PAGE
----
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7 fundamentals for growing your real estate business

Improvise, and your results are hit or miss at best

Plenty of trainers and so-called gurus will charge big bucks to share their personal recipes for real estate sales success. The challenge with relying on any one particular approach to real estate success is that what worked for one person may not work for you.

How many times have you heard the following comments?

  • "You have to be on the social media!"
  • "The social media is a big waste of time; you should be door knocking and cold calling instead."
  • "Door knocking and cold calling — those are so 1980s."
  • "Get a blog and start advertising online."
  • "Blogging takes so much effort and pay-per-click is so expensive."

What’s an agent to do?

If you want to increase your business, there are certain tried-and-true principles that work for virtually everyone. The most important point is to start with your strengths: What do you do well and where have you had the best results based upon price range, location and type of client? Use your current success to expand your business based upon what is already working.

In addition, here are seven other fundamentals that are critical to growing any real estate business, regardless of where you are located or the type of clients that you attract.

1. Have you mastered the basics?
A profitable, sustainable business requires a firm grasp of the inventory, a mastery of presentation and negotiation techniques, as well as consistent lead generation and lead follow-up strategies. If you lack presentation and negotiation techniques, you need training. If you know what to do and you’re not doing it, you need a professionally trained coach. If you have serious personal problems that are blocking your success, you may need help from a therapist.

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2. There’s no need to reinvent the wheel
While coming up with creative ideas is great, an even better approach is to observe what other successful agents are doing to succeed and to learn from them. Specifically, what are they doing that you aren’t? Select at least two activities that work for other successful agents and incorporate those approaches in your business.

3. Search for successful models from outside the real estate industry
The business principles that work for your dry cleaners, local mechanic or the local Starbucks also apply to your business. It pays to discover them. Study successful people from both inside and outside the real estate industry. How did they make it to the top? What business strategies did they use? What can you take from their experience that will help you build your business?

4. Seek help
Find a mentor, coach or some other successful businessperson who is willing to help you build your business. In fact, many of the best mentors or coaches may be people who have nothing to do with the real estate industry. It could be someone in an entirely different business that you meet through your local Chamber of Commerce or technology networking group. The principles that make their businesses successful will often apply to your real estate business as well.

5. Write a plan, evaluate it, and revise it constantly
Ninety percent of all businesspeople do not have a business plan. You would never consider showing property in an unfamiliar area without taking a map. If "success" is your destination, a business plan is the map you need to reach it. For planning to be effective, you must evaluate your progress at least monthly, if not more often. Expand on activities that produce income. Eliminate income-wasters. Shift plans as market conditions change. What works in January may cost you money in July. You must be ready to change directions as the market changes.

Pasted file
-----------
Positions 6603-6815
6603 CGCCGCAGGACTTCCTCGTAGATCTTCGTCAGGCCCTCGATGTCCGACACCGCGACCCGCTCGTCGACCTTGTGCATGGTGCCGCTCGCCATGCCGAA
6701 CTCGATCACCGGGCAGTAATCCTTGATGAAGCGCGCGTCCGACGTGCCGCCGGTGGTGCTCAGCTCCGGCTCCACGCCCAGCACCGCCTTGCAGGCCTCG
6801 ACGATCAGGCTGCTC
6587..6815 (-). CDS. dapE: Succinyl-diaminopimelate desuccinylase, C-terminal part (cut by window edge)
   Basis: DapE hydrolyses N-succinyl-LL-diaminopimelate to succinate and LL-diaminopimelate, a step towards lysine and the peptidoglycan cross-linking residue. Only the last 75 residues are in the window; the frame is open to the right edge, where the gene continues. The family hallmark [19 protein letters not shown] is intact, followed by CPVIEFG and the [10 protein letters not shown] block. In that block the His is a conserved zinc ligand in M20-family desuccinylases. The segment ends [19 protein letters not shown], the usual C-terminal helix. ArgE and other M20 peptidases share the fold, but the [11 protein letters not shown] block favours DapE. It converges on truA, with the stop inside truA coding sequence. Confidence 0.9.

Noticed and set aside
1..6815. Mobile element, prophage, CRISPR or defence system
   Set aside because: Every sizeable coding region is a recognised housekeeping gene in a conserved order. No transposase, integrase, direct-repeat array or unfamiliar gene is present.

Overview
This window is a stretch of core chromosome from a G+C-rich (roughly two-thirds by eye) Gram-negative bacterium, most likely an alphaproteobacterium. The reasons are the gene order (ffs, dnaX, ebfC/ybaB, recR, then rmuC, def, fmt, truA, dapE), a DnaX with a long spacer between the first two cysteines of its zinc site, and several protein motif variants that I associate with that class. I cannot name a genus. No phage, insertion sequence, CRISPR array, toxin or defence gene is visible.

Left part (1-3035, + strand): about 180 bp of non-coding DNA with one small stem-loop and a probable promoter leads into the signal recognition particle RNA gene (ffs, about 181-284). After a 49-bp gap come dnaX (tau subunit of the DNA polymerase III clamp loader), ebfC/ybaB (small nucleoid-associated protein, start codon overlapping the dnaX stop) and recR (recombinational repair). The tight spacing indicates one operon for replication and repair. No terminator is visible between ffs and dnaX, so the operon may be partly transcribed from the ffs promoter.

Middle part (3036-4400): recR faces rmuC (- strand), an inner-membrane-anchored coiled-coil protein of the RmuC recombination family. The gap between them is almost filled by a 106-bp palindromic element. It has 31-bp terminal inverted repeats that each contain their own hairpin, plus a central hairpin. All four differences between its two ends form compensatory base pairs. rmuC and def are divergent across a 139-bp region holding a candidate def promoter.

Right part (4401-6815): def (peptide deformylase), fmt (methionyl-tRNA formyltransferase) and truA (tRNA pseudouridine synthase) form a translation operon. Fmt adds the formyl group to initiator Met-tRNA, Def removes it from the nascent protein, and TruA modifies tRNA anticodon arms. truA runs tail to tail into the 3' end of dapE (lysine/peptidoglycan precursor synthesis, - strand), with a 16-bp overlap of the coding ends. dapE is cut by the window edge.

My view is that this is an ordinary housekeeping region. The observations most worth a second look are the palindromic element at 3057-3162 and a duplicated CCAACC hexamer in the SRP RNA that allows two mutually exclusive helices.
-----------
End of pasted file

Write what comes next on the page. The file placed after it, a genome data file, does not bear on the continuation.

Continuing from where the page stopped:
6. Like it or not, you must manage costs
Michael Gerber’s book, "The E-Myth Revisited," is a must-read for any businessperson. According to Gerber, "sole practitioners" must play the roles of manager, technician and entrepreneur. No one does all three roles well, yet all are necessary for business success. Most agents are excellent in managing transactions but poor at managing their business costs.

To reduce your costs, buy in bulk; shop for the best deals online; comparison shop for phone service, insurance and other business necessities; and eliminate nonproductive business activities. The list is endless. For most of us, toiling over the books and looking for ways to trim costs is no fun. Not doing it, however, can literally put you out of business. 

7. Get over the "independent" in "independent contractor"
The challenge for many real estate professionals is that they expect their broker or someone else to generate referrals for them. When someone tries to persuade the agent to change course, many respond by saying, "I’m an independent contractor." This "I’ll do it my way" approach consistently produces failure. In contrast, most top producers are in constant learning mode. They take responsibility for generating their own leads and are eager to learn from others.

Business success is like baking a cake: If you follow the directions, it usually turns out great. If you improvise, your results are hit or miss at best.

Bernice Ross, CEO of RealEstateCoach.com, is a national speaker, trainer and author of the National Association of Realtors’ No. 1 best-seller, "Real Estate Dough: Your Recipe for Real Estate Success.” Hear Bernice’s five-minute daily real estate show, just named "new and notable" by iTunes, at www.RealEstateCoachRadio.com. You can contact her at Bernice@RealEstateCoach.com or @BRoss on Twitter.

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